In addition to reviewing analysis of the compensation practices of the Peer Group, the Leadership Development and Compensation Committee looks to the collective experience and judgment of its members and advisors in determining total compensation and the various compensation components provided to executive officers. While the Leadership Development and Compensation Committee does not believe that the Peer Group data is appropriate as a stand-alone tool for setting executive compensation due to the unique nature of our business, it believes that this information is a valuable reference source during its decision-making process.
 
In making compensation decisions for executive officers for 2011, we also referred to broader compensation survey data from the Radford Global Life Sciences Survey for a group of public companies with annual revenues of less than $500 million and market capitalizations of more than $500 million, which aggregated survey results from approximately 47 biotechnology, pharmaceutical and medical device companies in Northern California with revenues of less than $1 billion. We are using similar surveys for reference in establishing our 2012 compensation programs.
 
Target Compensation Levels . For 2011, we generally targeted the 40 th percentile of our competitive market for total cash (base salary and target cash bonus) and for benefits, as determined based on the 2011 Peer Group, supplemented by data from industry surveys. We chose the 40 th percentile for total cash in part based on our position as an early-stage company and our associated need to conserve our cash while we ramp up our operations. Equity has been a critical and prominent component in our overall compensation package and we believe that it will remain an important tool for attracting, retaining and motivating our key talent by providing an opportunity for wealth creation as a result of Amyris’ success. As a result, we have generally targeted equity compensation levels greater than or equal to the 75 th percentile of the competitive market for equity compensation based on the 2011 Peer Group, supplemented by data from surveys. In March 2011, the Leadership Development and Compensation Committee reviewed an analysis by Compensia of our executive compensation levels in light of our recent status as a public company and the Peer Group. Based on data compiled from the Peer Group, supplemented by data from the Radford Global Life Sciences Survey, this analysis indicated that the target total cash compensation for our executives (current base salary plus target incentive opportunity) was then approximately aligned with the 25 th percentile of the competitive market, with base salaries generally aligned with the market 25 th percentile (with variation among executives). Through 2011, certain executive officers (who are not named executive officers) received adjustments to their target incentive opportunity, and certain executive officers, including named executive officers, had bonus targets established for the first time or base salary increases resulting from promotions, leading to increased total cash compensation for executives. For 2012, we expect to continue to target the same percentiles as we did in 2011 using our updated 2012 Peer Group and similar industry survey data, which approach the Leadership Development and Compensation Committee approved in February 2012.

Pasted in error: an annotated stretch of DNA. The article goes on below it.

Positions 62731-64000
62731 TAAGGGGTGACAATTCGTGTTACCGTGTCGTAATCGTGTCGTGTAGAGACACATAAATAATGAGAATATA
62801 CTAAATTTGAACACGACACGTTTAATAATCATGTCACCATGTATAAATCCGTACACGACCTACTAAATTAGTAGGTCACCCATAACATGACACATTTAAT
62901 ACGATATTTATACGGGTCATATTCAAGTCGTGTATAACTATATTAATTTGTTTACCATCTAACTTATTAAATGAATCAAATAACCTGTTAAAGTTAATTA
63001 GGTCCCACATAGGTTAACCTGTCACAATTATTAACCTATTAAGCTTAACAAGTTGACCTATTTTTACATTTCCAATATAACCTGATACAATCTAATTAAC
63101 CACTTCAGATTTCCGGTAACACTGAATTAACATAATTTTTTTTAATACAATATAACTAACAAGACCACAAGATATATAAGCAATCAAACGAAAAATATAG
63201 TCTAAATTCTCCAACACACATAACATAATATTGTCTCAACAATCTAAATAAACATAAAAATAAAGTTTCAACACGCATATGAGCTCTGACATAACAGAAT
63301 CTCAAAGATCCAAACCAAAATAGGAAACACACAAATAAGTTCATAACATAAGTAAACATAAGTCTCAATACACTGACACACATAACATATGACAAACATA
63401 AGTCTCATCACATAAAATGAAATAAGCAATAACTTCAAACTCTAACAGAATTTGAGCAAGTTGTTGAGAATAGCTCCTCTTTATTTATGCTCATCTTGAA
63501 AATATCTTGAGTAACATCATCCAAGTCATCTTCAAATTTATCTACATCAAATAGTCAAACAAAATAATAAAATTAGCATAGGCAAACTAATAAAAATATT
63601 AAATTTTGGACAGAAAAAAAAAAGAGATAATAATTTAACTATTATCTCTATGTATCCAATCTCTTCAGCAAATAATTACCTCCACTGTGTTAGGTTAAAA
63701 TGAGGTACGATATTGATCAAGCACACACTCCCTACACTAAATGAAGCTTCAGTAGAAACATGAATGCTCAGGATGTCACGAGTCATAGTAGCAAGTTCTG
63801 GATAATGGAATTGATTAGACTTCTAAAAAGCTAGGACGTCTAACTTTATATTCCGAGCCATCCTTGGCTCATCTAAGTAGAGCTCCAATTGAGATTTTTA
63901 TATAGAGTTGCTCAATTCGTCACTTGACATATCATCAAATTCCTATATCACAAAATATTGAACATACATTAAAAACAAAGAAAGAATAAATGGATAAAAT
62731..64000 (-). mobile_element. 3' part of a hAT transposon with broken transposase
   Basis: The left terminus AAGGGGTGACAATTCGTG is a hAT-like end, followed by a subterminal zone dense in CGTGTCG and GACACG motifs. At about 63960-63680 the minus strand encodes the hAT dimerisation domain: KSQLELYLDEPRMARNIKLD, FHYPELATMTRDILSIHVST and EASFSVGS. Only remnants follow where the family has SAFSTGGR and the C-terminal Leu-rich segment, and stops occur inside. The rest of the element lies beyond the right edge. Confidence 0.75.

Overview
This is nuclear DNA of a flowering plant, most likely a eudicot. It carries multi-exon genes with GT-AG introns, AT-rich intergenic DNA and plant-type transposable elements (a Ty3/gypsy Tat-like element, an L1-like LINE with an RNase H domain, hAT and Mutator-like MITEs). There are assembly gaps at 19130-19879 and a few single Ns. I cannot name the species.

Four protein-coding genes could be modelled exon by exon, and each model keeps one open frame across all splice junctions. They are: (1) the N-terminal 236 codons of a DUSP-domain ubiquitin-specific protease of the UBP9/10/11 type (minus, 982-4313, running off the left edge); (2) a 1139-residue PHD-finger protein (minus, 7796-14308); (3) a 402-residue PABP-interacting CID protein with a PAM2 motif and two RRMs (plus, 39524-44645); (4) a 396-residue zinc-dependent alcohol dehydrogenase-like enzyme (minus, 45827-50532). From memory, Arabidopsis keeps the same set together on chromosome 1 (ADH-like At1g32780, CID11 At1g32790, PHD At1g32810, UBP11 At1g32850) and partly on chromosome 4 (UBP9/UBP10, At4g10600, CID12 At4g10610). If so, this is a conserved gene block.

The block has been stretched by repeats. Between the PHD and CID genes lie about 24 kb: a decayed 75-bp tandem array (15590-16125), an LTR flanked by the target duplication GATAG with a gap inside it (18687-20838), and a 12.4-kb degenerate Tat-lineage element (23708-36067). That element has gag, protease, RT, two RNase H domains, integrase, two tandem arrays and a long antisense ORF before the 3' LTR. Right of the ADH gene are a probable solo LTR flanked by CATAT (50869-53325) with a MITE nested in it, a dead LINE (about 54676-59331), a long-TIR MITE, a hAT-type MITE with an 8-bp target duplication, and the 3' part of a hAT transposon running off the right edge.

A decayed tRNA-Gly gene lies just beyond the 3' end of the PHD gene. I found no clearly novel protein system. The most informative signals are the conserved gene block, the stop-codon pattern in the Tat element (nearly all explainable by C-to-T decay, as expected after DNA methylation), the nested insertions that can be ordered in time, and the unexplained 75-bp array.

45

 
 
2011 Compensation
 
Background . For 2011, the Leadership Development and Compensation Committee focused on developing an executive compensation program designed to foster innovation, motivation and focus on the part of our leadership team. In setting the compensation program and decisions for 2011, one of our focuses was retention of our key team members during the critical first year of our transition from being a private research and development company to a public manufacturing company. To that end, many of the compensation decisions for 2011 were to ensure that each of the named executive officers had the ability to earn aggregate compensation at a level that would be competitive with the 2011 Peer Group. We also focused on cash management in setting our total cash compensation target percentiles (and associated salary and bonus target levels) for executives. Another key theme for 2011 was establishing strong incentives to drive company performance, including emphasis on company performance goals over individual goals in the 2011 executive cash bonus plan and continued emphasis on equity compensation for longer-term upside potential and sharing in company growth.
 
Base Salaries . For 2011, the base salaries for Messrs. Melo and Boynton and for Ms. Tompkins remained the same as they were in 2010, as shown in our “Summary Compensation Table” below. The base salaries for Messrs. Diniz and Richardson, who had just joined Amyris in the first quarter of 2011, were set in their employment offer letters. However, in March 2011, Ms. Hilleman’s annual salary was increased from $300,000 to $360,000, effective January 1, 2011, and in December 2011, Mr. Portela’s annual salary was increased from $300,000 to $400,000, effective August 1, 2011.